11 months ago
The Canadian government is to launch a new health campaign about cannabis and it’s nothing like the typical campaigns you’ve got used to. Previously, public health campaigns served as a warning about the harmful effects caused by drugs. After cannabis has been legalized in Canada, the approach to drugs changed. Previously, the Typical Student team told you about US vs. UK Students: Who Smokes the Most Weed?
Health Canada Programs
Health Canada is a governmental organization responsible for public health maintenance in Canada. To date, it has launched a bunch of campaigns in public education as well as has allocated substantial sums of money into their development.
As told by The Globe and Mail, a social media campaign has been active since last spring. Also, last autumn, the Public Safety started another campaign on drug-impaired driving. The cannabis health facts campaign launched last March is aimed to provide teenagers with “honest facts” from cannabis experts.
How Much Does It Cost to Educate Teens About Cannabis?In July 2018, Health Canada also started an interactive engagement tour targeting teenagers and young adults. The tour takes place at different locations which includes music festivals, sports events, and fairs.
Health Canada is planning to allocate $100 million over the next 6 years to fund “cannabis public education, awareness and surveillance.” The $62.5 million included into this overall amount was proposed in federal budget 2017. The sum is meant to provide support to community organizations dealing in education about the risks of cannabis use.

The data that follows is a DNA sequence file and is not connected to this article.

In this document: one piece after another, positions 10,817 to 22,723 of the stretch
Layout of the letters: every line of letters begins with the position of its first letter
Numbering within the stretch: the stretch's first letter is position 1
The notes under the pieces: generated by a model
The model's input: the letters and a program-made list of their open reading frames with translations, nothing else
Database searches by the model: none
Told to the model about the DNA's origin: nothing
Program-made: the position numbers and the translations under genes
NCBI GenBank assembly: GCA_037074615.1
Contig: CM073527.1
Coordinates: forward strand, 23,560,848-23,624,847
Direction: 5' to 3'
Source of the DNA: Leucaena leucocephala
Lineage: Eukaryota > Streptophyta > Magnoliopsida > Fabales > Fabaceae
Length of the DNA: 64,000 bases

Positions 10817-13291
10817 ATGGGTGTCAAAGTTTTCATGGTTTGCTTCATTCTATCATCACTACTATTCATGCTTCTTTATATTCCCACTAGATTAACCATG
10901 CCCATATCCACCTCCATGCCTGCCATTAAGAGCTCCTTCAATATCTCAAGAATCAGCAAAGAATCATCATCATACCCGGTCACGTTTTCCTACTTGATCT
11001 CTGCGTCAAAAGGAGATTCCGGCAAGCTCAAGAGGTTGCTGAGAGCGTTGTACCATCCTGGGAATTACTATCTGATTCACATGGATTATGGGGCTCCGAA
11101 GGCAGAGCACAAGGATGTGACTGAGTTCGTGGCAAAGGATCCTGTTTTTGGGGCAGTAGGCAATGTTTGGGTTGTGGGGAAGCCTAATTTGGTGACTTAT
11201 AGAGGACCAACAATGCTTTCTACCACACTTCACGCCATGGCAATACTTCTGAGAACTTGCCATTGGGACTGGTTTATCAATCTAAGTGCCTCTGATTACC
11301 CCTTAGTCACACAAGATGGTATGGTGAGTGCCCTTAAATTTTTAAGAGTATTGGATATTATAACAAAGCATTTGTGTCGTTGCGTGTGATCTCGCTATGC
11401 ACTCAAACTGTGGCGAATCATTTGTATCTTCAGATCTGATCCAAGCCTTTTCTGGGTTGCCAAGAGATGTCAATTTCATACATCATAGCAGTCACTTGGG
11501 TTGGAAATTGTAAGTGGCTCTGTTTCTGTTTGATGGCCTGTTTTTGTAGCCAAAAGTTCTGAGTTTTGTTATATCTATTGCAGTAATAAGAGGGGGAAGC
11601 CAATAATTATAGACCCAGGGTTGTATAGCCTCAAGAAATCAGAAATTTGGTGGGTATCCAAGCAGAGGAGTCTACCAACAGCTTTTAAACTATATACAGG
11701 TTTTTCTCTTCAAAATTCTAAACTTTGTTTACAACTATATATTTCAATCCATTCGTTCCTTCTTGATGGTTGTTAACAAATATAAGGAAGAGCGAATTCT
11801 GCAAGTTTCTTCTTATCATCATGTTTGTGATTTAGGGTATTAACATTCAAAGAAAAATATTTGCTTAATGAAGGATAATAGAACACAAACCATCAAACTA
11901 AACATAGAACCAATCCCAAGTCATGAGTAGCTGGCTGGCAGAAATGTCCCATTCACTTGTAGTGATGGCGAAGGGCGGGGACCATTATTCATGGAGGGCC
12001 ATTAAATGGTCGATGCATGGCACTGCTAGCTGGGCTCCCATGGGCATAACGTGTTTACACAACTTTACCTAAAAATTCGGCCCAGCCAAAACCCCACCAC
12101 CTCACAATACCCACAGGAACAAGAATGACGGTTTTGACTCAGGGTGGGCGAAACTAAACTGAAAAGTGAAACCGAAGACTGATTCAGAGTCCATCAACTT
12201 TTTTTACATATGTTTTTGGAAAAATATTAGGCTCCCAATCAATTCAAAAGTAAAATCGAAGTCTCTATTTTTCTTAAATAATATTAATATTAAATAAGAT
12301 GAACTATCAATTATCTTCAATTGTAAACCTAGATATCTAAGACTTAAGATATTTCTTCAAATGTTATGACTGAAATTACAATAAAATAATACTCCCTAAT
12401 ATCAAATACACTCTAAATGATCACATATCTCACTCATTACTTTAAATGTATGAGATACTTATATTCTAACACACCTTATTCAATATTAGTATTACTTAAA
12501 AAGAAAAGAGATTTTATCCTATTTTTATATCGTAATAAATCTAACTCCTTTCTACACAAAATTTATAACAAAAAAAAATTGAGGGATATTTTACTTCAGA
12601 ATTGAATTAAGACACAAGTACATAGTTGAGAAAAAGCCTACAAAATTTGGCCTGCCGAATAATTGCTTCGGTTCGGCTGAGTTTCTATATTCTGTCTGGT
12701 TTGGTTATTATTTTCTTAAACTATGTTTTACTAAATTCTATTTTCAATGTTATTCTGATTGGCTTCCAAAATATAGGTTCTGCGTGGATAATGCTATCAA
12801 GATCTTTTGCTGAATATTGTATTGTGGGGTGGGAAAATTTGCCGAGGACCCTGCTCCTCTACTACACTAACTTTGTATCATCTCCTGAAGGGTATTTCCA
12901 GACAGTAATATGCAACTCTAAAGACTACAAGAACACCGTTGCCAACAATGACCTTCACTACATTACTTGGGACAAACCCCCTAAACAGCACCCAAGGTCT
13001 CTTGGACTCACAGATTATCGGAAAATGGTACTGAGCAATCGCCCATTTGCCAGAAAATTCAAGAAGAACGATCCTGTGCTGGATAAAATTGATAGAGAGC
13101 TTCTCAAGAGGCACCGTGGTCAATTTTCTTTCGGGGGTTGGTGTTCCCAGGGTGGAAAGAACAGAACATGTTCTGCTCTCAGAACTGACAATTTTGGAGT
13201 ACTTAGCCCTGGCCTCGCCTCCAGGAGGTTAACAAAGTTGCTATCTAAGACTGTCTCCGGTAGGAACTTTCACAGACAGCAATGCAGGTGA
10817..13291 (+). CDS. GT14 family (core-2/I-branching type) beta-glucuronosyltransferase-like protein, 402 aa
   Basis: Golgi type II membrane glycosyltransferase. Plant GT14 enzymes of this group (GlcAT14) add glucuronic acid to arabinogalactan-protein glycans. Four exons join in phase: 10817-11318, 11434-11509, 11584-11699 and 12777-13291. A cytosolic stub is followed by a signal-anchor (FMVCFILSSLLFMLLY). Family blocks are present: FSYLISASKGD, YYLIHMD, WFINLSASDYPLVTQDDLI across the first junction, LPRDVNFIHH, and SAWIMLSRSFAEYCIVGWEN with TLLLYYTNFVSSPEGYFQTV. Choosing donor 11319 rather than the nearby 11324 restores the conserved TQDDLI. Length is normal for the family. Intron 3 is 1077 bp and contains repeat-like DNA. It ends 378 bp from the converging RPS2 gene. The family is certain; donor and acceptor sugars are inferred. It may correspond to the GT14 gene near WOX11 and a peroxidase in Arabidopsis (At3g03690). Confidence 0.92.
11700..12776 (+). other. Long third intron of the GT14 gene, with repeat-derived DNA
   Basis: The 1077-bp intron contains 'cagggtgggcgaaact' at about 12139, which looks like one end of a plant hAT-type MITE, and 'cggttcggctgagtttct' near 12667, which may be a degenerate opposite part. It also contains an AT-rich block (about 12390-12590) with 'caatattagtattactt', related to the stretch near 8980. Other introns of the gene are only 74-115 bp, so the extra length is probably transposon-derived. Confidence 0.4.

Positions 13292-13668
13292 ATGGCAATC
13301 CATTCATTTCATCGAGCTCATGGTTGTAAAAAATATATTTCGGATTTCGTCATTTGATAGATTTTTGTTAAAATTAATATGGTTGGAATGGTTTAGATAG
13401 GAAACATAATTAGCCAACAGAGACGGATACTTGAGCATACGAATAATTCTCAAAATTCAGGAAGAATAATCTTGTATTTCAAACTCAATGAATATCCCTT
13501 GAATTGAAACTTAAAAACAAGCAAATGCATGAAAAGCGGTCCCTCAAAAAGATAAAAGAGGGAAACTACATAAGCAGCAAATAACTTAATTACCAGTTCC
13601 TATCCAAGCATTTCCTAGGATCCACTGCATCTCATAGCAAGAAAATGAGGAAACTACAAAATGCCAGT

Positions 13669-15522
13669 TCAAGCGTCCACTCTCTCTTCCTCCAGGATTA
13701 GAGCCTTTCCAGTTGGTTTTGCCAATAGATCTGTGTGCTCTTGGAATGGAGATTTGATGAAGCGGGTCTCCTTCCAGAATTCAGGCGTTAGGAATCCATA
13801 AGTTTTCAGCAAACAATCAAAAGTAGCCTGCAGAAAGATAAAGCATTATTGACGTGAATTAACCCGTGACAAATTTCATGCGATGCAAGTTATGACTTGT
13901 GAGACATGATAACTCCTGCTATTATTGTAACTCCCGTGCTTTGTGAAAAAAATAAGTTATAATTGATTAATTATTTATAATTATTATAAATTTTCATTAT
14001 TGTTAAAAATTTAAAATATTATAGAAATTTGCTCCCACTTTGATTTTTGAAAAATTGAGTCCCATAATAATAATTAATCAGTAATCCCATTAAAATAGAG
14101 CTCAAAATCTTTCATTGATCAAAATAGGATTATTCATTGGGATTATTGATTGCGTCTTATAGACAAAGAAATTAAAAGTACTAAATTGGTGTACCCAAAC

How Effective Are Health Canada Campaigns?
Despite impressive sums of money allocated to youth education about cannabis, how effective are these health campaigns? David Hammond, a professor in the school of public health at the University of Waterloo, believes it's too early to make any definite conclusions. However, according to him, Health Canada is "trying."
The expert claims, “some of these campaigns are going to fall on their face.” Meanwhile, others will "do quite well, but they'll all contribute to the discussion and that's a good thing." Putting finance aside, the biggest challenge faced by the government is connecting with teens. Both educators and medical specialists are to figure out how to communicate with the kids on the sensitive matter of drug use.
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